enforced long absences. It is no wonder that – as far as my father was aware - she was apparently never spoken of later
by any of her children or grandchildren.
Cousin Martin, on reading our account did however recall that his father Bert told a slightly different version of the
story, where the inebriated Louisa was run down by a horse and cart upon leaving the pub. This would surely have
been mentioned in the contemporary newspaper account, so we conclude that this detail was an “enhancement” to try to
maintain some element of respectability, by suggesting that Louisa’s demise was not entirely self-inflicted!
We wonder if the incident ever came to the attention of my esteemed Aunt Gladys (Bert and my father’s elder sister),
who took Holy Orders as a young woman, and otherwise acted as the guardian
of the Jaggers oral family history, such as it was. Probably not - she would
surely have been comprehensively, perhaps terminally, shocked.
But what has happened to Louisa’s children? William Charles, by then just
eighteen, was away in the army. Louisa, 15, would surely already have been in
domestic service. 30 months later we find her in the 1891 census, as servant to
Charles Schlessinger, a fire insurance clerk and his wife at 9, Bartholomew
Villas, Kentish Town (picture right).
This smart Georgian town house is only a few yards away from Raglan St,
across the other side of the Kentish Town Road, so probably she was already
living and working there at the time of her mother’s death; perhaps it was she,
with the help of her employer, who initiated enquiries with the police when she
was unable to find her.
Gertrude was only nine, surely too young to fend for herself, but yet old
enough to realize and report that something had apparently happened to her
mother, had she been with her at Raglan Street. Perhaps she too was staying
with Louisa at Bartholomew Villas, or maybe with the Hammonds who were
then briefly living out at Forest Gate, Essex.
In fact, the latter seems more than likely, since by 1891 we find Gertrude
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boarding nearby with another family, John Pipe, a railway inspector, and his wife Emily, with their 4 children, at 46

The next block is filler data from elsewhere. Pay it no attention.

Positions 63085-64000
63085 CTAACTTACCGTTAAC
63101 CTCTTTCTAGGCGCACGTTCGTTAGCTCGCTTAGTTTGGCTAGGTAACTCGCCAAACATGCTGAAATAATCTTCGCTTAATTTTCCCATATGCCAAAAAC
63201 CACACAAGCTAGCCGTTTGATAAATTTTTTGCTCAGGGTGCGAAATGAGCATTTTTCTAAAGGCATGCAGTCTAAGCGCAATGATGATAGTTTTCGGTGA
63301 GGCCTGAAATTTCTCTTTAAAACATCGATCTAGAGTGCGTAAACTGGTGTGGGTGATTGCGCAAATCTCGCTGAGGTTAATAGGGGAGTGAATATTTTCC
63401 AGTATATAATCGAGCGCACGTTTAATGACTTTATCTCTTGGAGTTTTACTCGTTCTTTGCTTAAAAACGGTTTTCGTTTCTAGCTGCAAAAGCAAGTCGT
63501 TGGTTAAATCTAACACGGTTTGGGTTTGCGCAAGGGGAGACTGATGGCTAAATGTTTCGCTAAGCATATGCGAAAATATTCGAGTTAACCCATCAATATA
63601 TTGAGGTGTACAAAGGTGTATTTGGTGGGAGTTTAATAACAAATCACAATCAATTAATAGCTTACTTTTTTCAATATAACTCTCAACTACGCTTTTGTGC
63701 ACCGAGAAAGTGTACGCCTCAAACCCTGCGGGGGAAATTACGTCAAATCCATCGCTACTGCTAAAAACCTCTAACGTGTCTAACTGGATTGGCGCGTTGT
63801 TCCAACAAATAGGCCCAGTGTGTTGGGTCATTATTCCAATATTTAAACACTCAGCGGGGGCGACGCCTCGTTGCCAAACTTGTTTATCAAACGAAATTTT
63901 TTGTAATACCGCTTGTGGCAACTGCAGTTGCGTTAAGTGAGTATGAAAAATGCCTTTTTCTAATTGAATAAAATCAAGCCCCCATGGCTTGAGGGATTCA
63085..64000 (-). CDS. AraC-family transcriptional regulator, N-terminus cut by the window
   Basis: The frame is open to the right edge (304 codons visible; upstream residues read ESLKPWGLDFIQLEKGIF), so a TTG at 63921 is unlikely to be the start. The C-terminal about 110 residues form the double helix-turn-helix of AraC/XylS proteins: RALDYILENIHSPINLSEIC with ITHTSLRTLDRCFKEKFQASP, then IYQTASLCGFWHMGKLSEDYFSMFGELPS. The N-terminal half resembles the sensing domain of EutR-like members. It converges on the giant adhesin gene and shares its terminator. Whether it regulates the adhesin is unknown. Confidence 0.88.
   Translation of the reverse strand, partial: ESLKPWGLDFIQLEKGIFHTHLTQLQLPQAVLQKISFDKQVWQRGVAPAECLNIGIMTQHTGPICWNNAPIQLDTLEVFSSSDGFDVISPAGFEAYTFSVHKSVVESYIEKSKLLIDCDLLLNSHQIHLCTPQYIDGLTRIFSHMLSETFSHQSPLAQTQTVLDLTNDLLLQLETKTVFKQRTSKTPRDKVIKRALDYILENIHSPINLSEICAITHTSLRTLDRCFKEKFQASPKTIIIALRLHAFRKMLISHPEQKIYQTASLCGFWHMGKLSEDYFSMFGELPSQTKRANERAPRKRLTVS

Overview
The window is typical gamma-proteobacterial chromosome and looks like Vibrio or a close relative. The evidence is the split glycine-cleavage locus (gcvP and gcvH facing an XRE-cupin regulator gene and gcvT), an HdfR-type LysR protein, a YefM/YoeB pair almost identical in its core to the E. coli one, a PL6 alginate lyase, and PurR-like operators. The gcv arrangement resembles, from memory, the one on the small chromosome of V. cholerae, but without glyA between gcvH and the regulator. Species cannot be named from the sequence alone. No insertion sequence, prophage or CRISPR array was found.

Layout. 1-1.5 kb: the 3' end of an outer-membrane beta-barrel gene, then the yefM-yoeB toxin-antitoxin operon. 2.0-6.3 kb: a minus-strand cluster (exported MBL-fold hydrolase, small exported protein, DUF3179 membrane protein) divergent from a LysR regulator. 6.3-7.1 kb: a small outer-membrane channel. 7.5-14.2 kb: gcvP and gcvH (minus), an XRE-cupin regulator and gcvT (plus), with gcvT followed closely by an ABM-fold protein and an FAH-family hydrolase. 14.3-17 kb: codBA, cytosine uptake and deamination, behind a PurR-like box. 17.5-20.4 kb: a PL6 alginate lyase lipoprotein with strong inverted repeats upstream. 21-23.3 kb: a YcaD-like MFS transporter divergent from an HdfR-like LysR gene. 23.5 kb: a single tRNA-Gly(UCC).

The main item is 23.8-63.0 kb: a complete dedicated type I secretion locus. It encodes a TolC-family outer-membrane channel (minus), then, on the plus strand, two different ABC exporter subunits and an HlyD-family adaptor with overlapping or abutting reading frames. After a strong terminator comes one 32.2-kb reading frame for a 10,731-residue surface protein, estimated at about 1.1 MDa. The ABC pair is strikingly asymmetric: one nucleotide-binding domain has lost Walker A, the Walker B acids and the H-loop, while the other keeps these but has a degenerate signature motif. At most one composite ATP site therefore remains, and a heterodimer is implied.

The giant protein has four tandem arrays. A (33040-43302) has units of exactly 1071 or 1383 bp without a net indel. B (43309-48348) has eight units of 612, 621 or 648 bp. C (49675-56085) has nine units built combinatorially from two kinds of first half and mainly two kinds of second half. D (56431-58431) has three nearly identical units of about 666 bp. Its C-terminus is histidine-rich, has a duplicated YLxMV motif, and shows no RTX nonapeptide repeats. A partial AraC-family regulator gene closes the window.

Armly Road, West Ham.
Why might she have been sent to stay with this apparently unconnected family, about 6 miles away from Central
London? The clue must be that the Pipe’s came from Ipswich, Suffolk; John Pipe was more or less the same age as
William Jaggers, and they surely would have known each other there during the 1860’s. This was our third hint of an
Ipswich connection for our family at that time!
The 1901 census shows that William Jaggers is by now living at 54
Star Street, Paddington, as we see above, possibly since 1896 and
almost certainly from 1900, having left William Waterlow’s employ
about that year. This is a common lodging house (pictured, the centre
house with the varnished door), with a total of 11 inhabitants on
census night.
William is unexpectedly shown as having occupation “builder’s
timekeeper”. We thought perhaps that this should read “printer’s
timekeeper” (which he was shortly to become) but the original handwritten version is quite clear.
If he indeed sometime previously worked for William Waterlow,
this had clearly ceased by now for some reason, though the latter was
not to marry until 1904 (in Edinburgh) and would presumably have
needed a personal manservant (and a coachman) at least until then.
Perhaps our William was not by this time in the best of health?
His daughter Gertrude is with him at Star Street, and she is working as
a commercial clerk.
2.10.3 More on the Maskells
George Maskell lost his wife Sarah in 1876, when they were both only 44 years old and their daughter Rachel 15.
Unlike many men who were widowed young, he did not remarry for a relatively long time and was destined after all not
to have any more children, despite the family legend.
The 1881 census shows him living in a cottage at the Green, West Drayton with just his elder daughter Mary Ann, a
dressmaker, for company. He is still working as a labourer, but by now in brick making / laying, which appears to be
something of a family business in the area. His brothers William and Benjamin are likewise engaged, though living
elsewhere in the village with their own young families.
As well as a common or garden agricultural
labourer, George had also worked previously as
a brewer’s labourer so he obviously got around
a bit.
The cottages at the Green still retain a
pleasant rural character, quite remarkable today
for a London suburb; the area cannot have
changed all that much down the years…….
Having spent virtually his whole life in West
Drayton, it comes as a surprise to find George
Maskell embarking upon his second marriage
in Peckham, South London; we initially
disregarded it as implausible – surely not our man, but another of the same name?
The lucky lady was Fanny Thornhill, nee Bray, a year younger than George, born at Harefield, Middlesex but living
at West Drayton with her husband James until his death in 1882. They had at least six children, the youngest only
seven then. So they surely knew each other since way back, but how or why did they gravitate to Peckham?
Somewhat unbelievably, this bleak enclave immortalized by “Del Boy” and the Trotters was in 1885 almost as rural
as West Drayton, but rapidly succumbing to the spread of suburbia. Both George and Fanny were living at 142 Kender
Street at the time of their marriage. This house was newly built, itself part of the enveloping sprawl, so perhaps it was
the bricks business that brought George there, in pursuance of work.
The marriage was on Christmas Day 1885 at All Saints Hatcham, New Cross Road. By the 1891 census they are